Friday, January 8, 2016

The 100-Mile Diet: The first half of the experiment.

Smith, A. D. and MacKinnon, J. B. 2007. The 100-mile Diet: A Year of Local Eating. Toronto: Random House Canada. Print.

After reading the reading the first chapter of the 100-mile diet, I found myself beginning to wonder about the practicality of this experiment. Is this something I could potentially accomplish or is it one those scenarios where the author, narrator or human guinea pig says, "don't try this at home folks". However, as I continued to read further into the book; I began to think about the different recipes and stories the authors have mentioned, and the theme of the book started to became more clear to me. I think the purpose of the novel was not so much a challenge for the reader to try complete the 100-mile diet after they read the book, but was in fact trying to give the reader a better understanding/appreciation for the food that they eat and how it came to be.

"When eating fruit, remember who planted the tree;

 when drinking clear water, remember who dug the well."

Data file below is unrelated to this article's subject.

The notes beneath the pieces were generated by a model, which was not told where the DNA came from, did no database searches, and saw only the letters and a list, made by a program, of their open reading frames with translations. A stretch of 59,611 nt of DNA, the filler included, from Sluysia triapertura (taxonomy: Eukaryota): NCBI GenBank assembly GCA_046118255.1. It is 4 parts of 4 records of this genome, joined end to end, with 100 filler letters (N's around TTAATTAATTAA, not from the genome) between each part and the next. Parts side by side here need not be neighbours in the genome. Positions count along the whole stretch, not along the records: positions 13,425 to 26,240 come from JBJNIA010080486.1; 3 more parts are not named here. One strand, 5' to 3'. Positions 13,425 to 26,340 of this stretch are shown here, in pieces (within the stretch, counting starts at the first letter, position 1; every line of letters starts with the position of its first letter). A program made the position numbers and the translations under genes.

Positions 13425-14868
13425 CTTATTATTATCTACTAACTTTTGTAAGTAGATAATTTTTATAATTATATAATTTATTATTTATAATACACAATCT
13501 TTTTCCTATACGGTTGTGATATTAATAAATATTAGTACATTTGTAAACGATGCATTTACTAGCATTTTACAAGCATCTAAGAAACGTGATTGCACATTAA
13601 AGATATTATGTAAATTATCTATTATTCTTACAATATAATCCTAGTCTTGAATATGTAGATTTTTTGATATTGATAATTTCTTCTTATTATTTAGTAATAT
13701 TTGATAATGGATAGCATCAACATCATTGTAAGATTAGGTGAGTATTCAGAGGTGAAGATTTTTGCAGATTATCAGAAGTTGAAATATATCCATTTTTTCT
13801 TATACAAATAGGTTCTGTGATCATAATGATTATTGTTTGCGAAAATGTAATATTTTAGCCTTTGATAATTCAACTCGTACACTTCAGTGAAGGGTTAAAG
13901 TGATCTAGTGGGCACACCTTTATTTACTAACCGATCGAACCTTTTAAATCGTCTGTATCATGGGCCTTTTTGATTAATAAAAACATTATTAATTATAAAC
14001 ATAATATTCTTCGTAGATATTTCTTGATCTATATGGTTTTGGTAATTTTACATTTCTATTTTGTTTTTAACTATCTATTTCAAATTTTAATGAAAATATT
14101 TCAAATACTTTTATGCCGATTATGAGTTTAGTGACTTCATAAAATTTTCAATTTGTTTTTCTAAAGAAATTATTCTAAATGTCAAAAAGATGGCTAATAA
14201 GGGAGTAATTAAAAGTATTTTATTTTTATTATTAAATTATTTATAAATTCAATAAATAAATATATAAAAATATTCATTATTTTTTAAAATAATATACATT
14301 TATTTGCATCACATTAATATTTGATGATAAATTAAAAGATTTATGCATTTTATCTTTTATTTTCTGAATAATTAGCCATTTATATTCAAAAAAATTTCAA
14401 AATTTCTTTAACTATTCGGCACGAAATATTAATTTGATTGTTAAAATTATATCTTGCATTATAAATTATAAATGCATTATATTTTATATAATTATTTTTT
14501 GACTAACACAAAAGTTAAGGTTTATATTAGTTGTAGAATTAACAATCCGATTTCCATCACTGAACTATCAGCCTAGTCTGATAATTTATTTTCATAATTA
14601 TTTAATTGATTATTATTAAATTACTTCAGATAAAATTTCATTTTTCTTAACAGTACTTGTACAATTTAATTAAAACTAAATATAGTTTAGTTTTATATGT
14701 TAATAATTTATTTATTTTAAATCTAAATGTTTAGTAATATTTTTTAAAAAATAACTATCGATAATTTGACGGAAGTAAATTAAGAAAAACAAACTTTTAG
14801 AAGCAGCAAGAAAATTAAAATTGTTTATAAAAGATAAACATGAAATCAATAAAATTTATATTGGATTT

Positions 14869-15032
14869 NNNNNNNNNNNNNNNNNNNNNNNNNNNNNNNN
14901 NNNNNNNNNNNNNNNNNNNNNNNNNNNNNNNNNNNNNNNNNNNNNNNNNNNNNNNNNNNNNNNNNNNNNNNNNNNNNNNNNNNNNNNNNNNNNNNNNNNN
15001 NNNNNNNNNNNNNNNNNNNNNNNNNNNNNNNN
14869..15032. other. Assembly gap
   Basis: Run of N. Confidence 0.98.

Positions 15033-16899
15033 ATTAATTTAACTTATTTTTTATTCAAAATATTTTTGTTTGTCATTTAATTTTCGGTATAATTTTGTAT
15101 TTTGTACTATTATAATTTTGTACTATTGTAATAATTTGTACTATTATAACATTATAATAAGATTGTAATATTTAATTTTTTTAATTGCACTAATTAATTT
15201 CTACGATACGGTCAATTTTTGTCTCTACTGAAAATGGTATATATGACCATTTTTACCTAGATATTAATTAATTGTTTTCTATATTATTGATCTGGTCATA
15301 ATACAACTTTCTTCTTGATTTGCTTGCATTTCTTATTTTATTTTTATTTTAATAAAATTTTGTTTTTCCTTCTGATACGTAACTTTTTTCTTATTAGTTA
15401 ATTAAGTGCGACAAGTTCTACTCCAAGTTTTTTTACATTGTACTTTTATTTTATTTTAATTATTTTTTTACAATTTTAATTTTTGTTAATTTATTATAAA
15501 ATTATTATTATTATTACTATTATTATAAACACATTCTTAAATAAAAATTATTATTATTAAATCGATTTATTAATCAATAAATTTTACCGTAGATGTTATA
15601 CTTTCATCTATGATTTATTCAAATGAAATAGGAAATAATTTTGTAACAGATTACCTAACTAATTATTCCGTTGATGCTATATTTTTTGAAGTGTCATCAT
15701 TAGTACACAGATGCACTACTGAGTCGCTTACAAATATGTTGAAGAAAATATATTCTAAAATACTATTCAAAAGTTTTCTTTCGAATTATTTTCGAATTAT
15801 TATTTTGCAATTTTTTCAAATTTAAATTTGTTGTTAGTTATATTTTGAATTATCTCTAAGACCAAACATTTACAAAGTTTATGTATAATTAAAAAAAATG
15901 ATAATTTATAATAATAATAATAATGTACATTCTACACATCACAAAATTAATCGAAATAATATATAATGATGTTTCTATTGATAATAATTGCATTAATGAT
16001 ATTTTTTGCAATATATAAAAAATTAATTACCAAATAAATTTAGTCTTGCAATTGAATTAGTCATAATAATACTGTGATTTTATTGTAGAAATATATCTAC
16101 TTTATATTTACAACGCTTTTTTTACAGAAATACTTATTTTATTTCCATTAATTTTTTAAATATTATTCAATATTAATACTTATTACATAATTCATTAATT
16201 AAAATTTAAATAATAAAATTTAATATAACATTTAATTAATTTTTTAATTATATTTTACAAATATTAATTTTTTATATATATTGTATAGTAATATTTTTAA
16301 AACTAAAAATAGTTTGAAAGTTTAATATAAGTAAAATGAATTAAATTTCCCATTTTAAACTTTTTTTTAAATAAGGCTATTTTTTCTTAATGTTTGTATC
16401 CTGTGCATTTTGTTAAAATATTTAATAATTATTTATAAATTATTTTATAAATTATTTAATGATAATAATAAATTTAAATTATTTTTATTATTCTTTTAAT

- Vietnamese Proverb

This was a quote I found in the book and I think it sums up the authors' message very nicely. Speaking from my own experience, I know it can become easy for a person to become completely self absorbed in the routines of every day life, and I find in these moments that I can easily become disengaged from the relationships I have with my food. Which makes it easy to forget that bacon comes from a pig, or bananas come from the tropics. However, I think the best way to solve any of the social justice issues related to agriculture or any other kind of food production, is to get the consumers to care about and to truly understand what it is that they are eating.

1 comment:

  1. Thomas, I completely agree that people (as well as myself) are really disengaged from where their food actually comes from. I like how you put it, "its easy to forget that bacon comes from a pig and bananas come from the tropics" because that's true, and especially for younger children growing up in big cities.